Full Text

Hundred Flowers Campaign (1956–7)


Subject History

Place Eastern Asia » China

Period 1000 - 1999 » 1900-1999

DOI: 10.1111/b.9780631209379.1999.x


Extract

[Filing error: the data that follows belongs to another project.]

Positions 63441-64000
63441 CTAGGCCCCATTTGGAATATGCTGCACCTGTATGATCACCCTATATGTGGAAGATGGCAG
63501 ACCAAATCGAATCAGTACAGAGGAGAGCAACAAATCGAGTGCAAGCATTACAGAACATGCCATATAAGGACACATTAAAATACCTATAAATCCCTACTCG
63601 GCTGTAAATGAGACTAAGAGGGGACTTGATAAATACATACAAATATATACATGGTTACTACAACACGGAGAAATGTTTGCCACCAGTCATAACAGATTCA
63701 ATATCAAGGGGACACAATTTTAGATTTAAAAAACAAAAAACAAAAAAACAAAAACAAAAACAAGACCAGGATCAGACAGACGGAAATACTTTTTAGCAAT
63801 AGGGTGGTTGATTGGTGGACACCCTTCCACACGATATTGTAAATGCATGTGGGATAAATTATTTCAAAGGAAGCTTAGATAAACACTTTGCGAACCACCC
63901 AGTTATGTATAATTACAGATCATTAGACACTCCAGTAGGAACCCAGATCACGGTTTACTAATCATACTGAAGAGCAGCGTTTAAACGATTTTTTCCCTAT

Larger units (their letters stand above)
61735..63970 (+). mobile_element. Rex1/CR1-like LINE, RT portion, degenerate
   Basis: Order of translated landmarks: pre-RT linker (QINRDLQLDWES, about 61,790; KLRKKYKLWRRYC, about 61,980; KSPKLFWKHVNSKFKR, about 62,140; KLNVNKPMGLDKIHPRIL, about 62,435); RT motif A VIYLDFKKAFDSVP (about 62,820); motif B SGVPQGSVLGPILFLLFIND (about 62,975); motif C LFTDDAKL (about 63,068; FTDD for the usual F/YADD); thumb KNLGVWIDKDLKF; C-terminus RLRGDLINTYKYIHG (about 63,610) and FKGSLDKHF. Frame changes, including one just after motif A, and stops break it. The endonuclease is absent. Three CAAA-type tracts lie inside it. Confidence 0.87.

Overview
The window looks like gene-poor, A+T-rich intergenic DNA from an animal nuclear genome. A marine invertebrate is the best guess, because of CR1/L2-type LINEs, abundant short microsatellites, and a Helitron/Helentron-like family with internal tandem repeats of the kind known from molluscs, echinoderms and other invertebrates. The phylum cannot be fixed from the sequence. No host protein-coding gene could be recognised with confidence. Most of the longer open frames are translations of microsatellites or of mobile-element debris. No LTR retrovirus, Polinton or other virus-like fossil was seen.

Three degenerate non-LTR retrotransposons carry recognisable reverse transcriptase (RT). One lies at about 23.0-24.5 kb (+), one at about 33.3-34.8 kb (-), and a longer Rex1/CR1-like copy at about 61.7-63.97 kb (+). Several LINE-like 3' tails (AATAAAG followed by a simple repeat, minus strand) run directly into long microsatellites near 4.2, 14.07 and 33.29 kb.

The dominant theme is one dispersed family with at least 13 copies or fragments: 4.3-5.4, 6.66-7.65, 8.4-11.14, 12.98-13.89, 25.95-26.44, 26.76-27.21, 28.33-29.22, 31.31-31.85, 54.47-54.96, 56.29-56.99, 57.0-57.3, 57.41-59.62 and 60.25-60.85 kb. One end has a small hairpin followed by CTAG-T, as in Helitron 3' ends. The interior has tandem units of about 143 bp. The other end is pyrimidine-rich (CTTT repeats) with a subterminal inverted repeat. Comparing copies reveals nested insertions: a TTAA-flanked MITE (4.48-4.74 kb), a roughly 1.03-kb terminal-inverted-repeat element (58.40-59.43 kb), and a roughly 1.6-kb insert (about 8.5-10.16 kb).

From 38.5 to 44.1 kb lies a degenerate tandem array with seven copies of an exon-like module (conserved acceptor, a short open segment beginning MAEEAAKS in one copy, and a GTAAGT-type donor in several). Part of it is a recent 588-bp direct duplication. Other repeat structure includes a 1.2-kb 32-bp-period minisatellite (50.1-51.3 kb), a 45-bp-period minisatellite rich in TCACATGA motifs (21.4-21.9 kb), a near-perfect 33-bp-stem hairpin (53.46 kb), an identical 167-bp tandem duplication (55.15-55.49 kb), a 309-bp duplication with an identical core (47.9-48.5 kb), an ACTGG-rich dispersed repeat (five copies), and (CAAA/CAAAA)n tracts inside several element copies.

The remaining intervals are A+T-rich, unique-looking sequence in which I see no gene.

An occasion when MAO zedong invited non-party intellectuals to criticize the Chinese Communist Party. Mao was worried that the CCP bureaucracy, which had vastly expanded since victory in the Chinese civil war (1946–9), was alienating the masses by becoming a privileged élite. The hungarian rising of 1956 showed Mao that problems should be dealt with before they got out of hand, but others pointed out that the rising took place because political controls had been relaxed and that party rule must not be endangered. At the CCP Congress in September 1956 most delegates were against ‘letting a hundred flowers bloom and a hundred schools of thought contend’. Mao nevertheless went ahead and encouraged intellectuals to criticize abuses in the party, so that they could be rectified. After a cautious start, the vehemence of the criticisms seemed to take him by surprise. Most did not reject the system of public ownership but they condemned the corruption and incompetence of many party officials, who were arrogant and insensitive to people's needs. Students at Beijing University covered a Democracy Wall with posters criticizing the CCP. Mao took the lead in reversing the policy he had initiated by attacking the critics as ‘poisonous weeds’ in an Anti-Rightist Campaign. ‘Correct criticism’, he said, ‘must strengthen Party leadership and support the socialist system’. 550,000 were named as ... log in or subscribe to read full text

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